HONG KONG has had its first taste of the remodeled electoral system that China designed for the city. As an exercise in competitive politics, Sunday’s vote had all the suspense and spontaneity of a Soviet military parade, though with fewer people. All the same, Beijing has reason to be satisfied with the outcome.

The ballot was to fill about a quarter of the seats on the so-called Election Committee that will choose the city’s next chief executive and appoint a chunk of the legislature. About 4,900 voters were eligible to take part. Beijing shrank the electorate by about 97% due to the inconvenient tendency of Hong Kong people to vote for pro-democracy candidates. More than three-quarters of the seats open to election were filled uncontested after the number of nominations matched the number of places available, a sign that the important decisions had already been made behind closed doors.

China calls this improving the electoral system. That word was written into the legislation for the avoidance of doubt: The National People’s Congress passed the “Decision on Improving the Electoral System of the Hong Kong Special Administrative Region” in March, and inserted it into the city’s de facto constitution, the Basic Law.

For the government, the poll was an opportunity to showcase how Beijing’s intervention had moved Hong Kong beyond the unrest of 2019 and restored a stable, functioning polity. In fact, it did more to highlight the contradictions between the official version of events and observable reality since China imposed a national security law on the former British colony in mid-2020.

Authorities made efforts to treat the vote as if it were a genuine political contest. There was the over-the-top police presence: The force announced plans to deploy as many as 6,000 officers, more than the total number of electors. Property tycoons such as CK group’s Victor Li and Adam Kwok of Sun Hung Kai Properties Ltd. were ordered on to the streets to canvas, according to the South China Morning Post. That was far from necessary for such an uncompetitive poll, though it will have helped to create the impression that something was at stake in the absence of a political opposition. Absurdly, Chief Executive Carrie Lam paid tribute to the high turnout rate on Sunday night — for a ballot from which more than 99.9% of Hong Kong’s population was excluded.

In the telling of mainland Chinese and Hong Kong officials, the national security law is a piece of routine housekeeping that has weeded out a group of anti-China troublemakers backed by malicious foreign actors. Freed from this influence, Hong Kong’s people have realized the error of their ways and come to welcome the security law and Beijing’s insistence that only “patriots” should be allowed to partake in the city’s political life.

It’s a stretch to make this narrative stick. For one thing, Hong Kong’s pro-democracy camp has consistently drawn the support of a majority of voters in open elections over decades. There is no credible evidence that this support has waned; opposition voices have just been silenced. Second, many of those targeted are far from the petrol-bomb-throwing radicals implied by Chinese state media rhetoric. They are mild-mannered and respectable lawyers, accountants, doctors and the like who have worked within the constitutional structure and sought only the autonomy and greater democracy promised to Hong Kong in the Basic Law.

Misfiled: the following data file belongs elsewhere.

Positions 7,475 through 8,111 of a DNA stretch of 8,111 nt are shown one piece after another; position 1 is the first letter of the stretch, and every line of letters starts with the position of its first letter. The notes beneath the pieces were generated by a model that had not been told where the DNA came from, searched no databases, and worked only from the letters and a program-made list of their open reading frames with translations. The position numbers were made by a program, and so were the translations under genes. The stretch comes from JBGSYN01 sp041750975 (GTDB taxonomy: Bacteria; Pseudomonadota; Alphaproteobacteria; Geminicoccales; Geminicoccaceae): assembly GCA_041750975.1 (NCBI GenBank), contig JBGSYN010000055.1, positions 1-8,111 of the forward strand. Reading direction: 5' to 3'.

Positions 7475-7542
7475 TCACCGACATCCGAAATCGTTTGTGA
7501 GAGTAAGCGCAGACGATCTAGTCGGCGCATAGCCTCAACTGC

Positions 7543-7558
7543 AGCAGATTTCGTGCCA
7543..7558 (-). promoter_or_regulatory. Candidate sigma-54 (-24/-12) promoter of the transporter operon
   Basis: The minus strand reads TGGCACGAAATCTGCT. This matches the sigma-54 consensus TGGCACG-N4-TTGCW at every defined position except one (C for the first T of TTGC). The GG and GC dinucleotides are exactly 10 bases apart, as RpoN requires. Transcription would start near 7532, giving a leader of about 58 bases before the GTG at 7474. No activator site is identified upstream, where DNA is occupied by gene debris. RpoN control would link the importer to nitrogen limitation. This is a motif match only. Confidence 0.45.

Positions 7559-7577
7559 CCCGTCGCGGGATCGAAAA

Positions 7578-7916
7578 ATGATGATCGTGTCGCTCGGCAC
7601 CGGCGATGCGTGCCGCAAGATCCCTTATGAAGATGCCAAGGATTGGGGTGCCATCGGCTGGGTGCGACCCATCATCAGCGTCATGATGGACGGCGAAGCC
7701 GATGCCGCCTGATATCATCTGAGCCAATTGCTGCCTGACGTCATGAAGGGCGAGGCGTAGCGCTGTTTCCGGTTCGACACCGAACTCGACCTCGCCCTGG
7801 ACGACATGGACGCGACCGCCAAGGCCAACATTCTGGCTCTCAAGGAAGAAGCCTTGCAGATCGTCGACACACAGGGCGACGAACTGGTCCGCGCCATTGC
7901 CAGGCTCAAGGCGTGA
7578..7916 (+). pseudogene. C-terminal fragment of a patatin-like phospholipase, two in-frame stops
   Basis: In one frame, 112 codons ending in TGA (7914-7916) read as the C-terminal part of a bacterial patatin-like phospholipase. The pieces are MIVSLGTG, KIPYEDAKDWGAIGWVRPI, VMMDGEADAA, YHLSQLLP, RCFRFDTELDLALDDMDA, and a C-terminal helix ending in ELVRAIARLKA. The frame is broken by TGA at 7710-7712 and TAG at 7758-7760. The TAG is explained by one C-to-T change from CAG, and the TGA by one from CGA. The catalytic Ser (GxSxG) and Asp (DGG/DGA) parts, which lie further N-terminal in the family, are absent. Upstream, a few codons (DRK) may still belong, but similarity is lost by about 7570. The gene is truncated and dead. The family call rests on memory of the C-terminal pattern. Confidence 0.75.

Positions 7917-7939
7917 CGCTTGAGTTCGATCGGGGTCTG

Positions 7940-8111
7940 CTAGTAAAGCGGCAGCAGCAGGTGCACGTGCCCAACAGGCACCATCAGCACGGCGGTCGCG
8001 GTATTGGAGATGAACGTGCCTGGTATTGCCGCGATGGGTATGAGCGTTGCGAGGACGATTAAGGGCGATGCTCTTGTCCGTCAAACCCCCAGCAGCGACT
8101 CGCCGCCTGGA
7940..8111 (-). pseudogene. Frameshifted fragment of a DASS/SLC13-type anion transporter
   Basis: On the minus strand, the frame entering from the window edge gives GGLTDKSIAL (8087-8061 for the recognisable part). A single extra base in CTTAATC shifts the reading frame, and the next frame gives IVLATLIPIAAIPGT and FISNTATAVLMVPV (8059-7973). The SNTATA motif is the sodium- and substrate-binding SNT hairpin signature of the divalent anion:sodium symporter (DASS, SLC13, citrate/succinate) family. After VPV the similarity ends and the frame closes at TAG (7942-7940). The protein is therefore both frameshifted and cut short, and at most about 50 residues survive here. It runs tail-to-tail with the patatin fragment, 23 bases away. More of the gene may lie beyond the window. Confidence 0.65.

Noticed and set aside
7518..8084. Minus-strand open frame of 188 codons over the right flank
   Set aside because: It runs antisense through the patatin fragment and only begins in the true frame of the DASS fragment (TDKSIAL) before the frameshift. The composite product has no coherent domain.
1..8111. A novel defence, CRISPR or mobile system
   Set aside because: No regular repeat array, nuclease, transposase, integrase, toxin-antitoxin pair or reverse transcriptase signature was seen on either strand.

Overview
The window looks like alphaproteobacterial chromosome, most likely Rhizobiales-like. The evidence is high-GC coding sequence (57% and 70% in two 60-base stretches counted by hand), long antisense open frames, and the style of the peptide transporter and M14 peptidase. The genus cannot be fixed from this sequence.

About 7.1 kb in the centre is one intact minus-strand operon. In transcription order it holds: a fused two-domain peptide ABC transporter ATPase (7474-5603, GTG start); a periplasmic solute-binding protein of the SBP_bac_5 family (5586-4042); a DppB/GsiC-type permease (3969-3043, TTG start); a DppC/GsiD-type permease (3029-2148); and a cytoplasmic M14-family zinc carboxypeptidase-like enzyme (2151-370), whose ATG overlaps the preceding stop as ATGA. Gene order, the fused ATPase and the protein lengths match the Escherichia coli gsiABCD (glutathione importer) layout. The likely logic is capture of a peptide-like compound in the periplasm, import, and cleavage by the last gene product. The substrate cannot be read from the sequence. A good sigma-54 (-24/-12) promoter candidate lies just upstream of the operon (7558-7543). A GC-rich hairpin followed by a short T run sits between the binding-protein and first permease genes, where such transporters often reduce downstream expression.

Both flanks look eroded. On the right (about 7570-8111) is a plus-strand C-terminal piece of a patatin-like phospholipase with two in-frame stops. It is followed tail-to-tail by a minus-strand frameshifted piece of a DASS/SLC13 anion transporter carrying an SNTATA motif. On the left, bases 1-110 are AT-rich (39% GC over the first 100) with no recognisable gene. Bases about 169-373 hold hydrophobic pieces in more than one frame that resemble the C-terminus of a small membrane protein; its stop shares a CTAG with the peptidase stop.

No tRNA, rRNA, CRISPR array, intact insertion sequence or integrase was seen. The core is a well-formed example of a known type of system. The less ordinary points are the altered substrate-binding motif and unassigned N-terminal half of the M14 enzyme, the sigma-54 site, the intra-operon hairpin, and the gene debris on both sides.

It cannot escape the attention of the city’s people that the officials who now decry these politicians as subversive and secessionist previously engaged with them for years or decades in relative civility. The same goes for the civil society organizations that the authorities are now erasing from the city’s life, including the Civil Human Rights Front and the Hong Kong Alliance in Support of Patriotic Democratic Movements of China, organizer of the annual Tiananmen vigil. Both staged peaceful and orderly protests that were approved by police for decades without incident.

Even the insistence on “patriots” employs some semantic legerdemain. This requirement draws its authority from late paramount leader Deng Xiaoping, who said that patriots must form the main body of Hong Kong’s administrators. But Deng had an expansive definition, saying patriots included anyone “who respects the Chinese nation, sincerely supports the motherland’s resumption of sovereignty over Hong Kong and wishes not to impair Hong Kong’s prosperity and stability.” And that’s how it was treated in practice, for more than two decades after the 1997 handover that returned the city to China. As in so many other areas, the past is now being rewritten.

Sunday’s vote can’t be ignored, given the power that the Election Committee wields. An “election” devoid of genuine debate or competition is a momentous sign of the lack of genuine democracy Hong Kong can expect in future. It is also, from another perspective, meaningless. The Election Committee was never very democratic to begin with, though the electorate had expanded since 1997 in line with the Basic Law’s vague aspirations. The electoral structure was always designed to enable Beijing to control the process, which it did most recently by anointing Lam — Hong Kong’s most unpopular chief executive ever — in 2017 over the Hong Kong public’s clear favorite, John Tsang. Beijing was always in control; that control has simply become tighter.